Conner Lowry left the South Side a man, but returned home a hero who gave his life to something bigger than himself.
Hundreds of well-wishers, high school students and schoolchildren lined the streets of Oak Lawn, Evergreen Park and Mt. Greenwood, to watch the fallen Marine’s homecoming to the Beverly neighborhood that he loved and where he had grown up as a boy.
Watch the video of CPL. LOWRY's motorcade.
Lowry, 24, died during combat operations in Afghanistan on March 1, just four months shy of returning home to Chicago.
Lowry’s body arrived early Friday morning at Midway Airport, where a motorcade bearing his casket made the sad trek down Cicero Avenue, escorted by a motorcycle contingent from the Illinois Patriot Guard.
The motorcade wound its way through Oak Lawn and Evergreen Park, past children in their parochial school uniforms clutching American flags before pausing in front of Brother Rice High School, from where Lowry graduated in 2006.
Lining 99th Streets were students from Lowry’s alma mater and Mother McAuley High School. Students excited at first to be released from class streamed back into their respective schools after the motorcade passed by, stunned into silence by the solemnity of the occasion and Lowry’s death in the full bloom of youth.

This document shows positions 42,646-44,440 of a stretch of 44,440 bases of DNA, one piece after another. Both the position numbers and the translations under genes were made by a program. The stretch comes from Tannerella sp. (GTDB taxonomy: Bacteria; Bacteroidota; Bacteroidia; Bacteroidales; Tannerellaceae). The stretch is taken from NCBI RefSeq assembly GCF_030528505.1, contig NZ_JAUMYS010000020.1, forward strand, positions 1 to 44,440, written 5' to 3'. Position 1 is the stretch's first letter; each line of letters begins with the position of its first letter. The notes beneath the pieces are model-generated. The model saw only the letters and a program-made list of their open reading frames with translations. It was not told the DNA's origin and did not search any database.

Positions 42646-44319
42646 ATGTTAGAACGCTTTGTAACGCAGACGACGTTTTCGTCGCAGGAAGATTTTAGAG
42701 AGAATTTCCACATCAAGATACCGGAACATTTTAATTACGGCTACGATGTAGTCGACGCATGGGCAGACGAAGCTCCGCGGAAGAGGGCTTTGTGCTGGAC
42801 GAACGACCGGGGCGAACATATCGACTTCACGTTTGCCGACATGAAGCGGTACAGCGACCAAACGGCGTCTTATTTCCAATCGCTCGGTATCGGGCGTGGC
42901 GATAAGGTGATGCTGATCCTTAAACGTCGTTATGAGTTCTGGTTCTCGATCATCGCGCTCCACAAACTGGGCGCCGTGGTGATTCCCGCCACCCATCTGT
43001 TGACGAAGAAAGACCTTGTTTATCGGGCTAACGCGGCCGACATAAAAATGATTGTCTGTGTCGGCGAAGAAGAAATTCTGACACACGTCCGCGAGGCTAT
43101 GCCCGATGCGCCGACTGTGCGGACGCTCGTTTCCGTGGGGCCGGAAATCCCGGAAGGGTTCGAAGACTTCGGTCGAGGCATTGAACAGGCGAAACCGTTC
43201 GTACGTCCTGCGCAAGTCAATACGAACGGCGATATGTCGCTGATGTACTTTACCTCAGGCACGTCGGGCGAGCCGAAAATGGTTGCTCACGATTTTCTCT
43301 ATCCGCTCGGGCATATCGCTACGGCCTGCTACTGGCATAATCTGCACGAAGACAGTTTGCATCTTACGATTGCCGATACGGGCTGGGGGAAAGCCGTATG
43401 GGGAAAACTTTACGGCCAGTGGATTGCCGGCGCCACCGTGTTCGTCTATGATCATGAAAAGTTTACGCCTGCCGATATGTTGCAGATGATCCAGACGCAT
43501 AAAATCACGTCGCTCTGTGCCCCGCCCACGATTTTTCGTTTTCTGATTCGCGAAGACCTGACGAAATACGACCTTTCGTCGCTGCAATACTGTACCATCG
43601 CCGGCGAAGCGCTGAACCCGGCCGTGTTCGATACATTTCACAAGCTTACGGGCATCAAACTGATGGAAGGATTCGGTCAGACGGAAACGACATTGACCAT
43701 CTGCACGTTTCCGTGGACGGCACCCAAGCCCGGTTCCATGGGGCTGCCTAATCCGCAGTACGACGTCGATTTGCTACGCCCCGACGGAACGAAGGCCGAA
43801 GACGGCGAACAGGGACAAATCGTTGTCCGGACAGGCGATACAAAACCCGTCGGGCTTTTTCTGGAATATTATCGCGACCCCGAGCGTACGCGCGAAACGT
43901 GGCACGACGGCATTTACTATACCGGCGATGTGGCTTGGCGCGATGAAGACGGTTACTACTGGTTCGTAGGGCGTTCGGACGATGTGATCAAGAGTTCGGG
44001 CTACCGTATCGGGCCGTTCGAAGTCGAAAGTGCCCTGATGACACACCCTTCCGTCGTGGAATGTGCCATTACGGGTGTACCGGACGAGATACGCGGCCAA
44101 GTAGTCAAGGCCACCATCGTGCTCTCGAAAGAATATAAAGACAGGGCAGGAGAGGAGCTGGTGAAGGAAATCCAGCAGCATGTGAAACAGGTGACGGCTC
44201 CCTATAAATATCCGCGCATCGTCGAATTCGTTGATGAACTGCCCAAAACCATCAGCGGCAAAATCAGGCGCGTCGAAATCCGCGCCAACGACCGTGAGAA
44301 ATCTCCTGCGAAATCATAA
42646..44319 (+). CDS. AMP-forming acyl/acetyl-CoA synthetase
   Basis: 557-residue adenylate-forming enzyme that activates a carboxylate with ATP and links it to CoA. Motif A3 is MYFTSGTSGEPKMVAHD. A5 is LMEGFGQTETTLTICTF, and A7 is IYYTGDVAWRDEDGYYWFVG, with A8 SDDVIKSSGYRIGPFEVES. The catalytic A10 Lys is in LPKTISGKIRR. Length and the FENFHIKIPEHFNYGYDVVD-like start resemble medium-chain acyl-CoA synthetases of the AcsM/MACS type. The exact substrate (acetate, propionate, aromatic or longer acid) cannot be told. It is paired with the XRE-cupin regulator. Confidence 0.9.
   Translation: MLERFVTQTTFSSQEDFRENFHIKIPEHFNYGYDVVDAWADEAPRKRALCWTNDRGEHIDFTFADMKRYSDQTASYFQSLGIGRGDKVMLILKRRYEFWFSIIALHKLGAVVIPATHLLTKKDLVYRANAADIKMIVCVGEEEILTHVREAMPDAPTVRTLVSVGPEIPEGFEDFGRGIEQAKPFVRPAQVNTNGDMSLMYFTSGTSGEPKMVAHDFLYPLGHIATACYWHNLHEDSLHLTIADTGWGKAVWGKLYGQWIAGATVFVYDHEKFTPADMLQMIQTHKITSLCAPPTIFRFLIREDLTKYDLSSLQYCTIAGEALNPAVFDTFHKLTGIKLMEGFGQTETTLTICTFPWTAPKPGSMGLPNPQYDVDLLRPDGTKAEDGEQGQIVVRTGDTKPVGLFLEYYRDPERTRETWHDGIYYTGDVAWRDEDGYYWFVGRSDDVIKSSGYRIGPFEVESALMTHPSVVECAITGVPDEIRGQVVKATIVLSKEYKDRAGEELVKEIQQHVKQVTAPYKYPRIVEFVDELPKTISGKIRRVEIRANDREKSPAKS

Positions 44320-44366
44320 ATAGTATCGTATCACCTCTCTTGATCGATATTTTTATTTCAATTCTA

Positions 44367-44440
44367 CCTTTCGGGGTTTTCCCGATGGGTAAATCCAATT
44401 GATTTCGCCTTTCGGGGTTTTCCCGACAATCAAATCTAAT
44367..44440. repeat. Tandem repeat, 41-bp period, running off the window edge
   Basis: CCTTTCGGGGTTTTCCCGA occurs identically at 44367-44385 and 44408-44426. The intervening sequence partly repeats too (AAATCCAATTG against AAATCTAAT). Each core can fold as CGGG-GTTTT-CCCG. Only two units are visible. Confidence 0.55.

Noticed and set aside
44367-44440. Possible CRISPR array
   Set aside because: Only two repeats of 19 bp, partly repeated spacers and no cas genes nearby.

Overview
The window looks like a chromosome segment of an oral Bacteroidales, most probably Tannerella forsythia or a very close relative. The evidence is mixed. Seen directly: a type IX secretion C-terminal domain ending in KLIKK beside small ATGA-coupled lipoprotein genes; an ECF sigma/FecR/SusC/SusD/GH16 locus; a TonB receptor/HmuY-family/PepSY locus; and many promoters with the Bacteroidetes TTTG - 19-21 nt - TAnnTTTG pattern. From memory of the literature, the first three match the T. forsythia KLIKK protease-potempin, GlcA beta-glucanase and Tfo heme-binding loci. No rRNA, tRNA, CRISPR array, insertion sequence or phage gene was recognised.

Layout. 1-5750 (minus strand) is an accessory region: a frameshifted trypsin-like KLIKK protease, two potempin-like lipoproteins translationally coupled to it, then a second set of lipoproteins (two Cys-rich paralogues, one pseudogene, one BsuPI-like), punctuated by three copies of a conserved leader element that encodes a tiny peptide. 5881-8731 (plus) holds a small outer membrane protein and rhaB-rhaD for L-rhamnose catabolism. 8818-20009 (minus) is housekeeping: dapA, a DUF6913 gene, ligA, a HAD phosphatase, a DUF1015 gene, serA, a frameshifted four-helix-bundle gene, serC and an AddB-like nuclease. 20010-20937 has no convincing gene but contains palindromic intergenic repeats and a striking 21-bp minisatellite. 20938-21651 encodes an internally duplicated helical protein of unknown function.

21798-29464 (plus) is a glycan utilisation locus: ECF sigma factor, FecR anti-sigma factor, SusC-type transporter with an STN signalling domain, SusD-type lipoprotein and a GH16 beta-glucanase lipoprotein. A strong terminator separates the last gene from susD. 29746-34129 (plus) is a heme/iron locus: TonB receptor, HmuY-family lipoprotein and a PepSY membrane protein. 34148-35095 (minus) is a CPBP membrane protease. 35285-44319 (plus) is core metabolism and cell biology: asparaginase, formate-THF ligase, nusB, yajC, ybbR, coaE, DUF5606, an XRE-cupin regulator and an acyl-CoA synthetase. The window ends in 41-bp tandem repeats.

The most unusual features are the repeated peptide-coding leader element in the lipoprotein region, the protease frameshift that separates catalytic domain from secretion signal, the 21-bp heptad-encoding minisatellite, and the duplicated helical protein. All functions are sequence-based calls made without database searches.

SEE THE PHOTO GALLERY of Friday's motorcade procession for CPL. LOWRY.
Following the hearse from Heeney-Laughlin Funeral Home in Evergreen Park were black limousines carrying members of Lowry’s family. Some of them waved at the well-wishers gathered curbside in a show of love and support.
A group of marines, sailors and soldiers stood at attention at Pulaski Road and 99th Street, saluting the hearse carrying the young marine’s casket until the final Patriot Guard rider rode by.
The motorcade proceeded up 99th Street before turning south on Central Park Avenue, toward its final destination at St. John Fisher Church in Beverly, where a wake was to be held for Lowry Friday evening. A 10 a.m. Mass is planned for Saturday.
A Marine honor guard will remain with their fallen brother until his burial at Holy Sepulchre Cemetery in Alsip.
Lowry’s mother, Modie Lavin, told the Chicago Tribune that her son wanted nothing more than to return to “South Side, Irish Catholic Chicago” when his deployment ended in Afghanistan so he could become a Chicago firefighter.
On Friday, Lowry’s neighbors gave him a hero’s welcome; all of them desperately wishing that he could have returned home a man.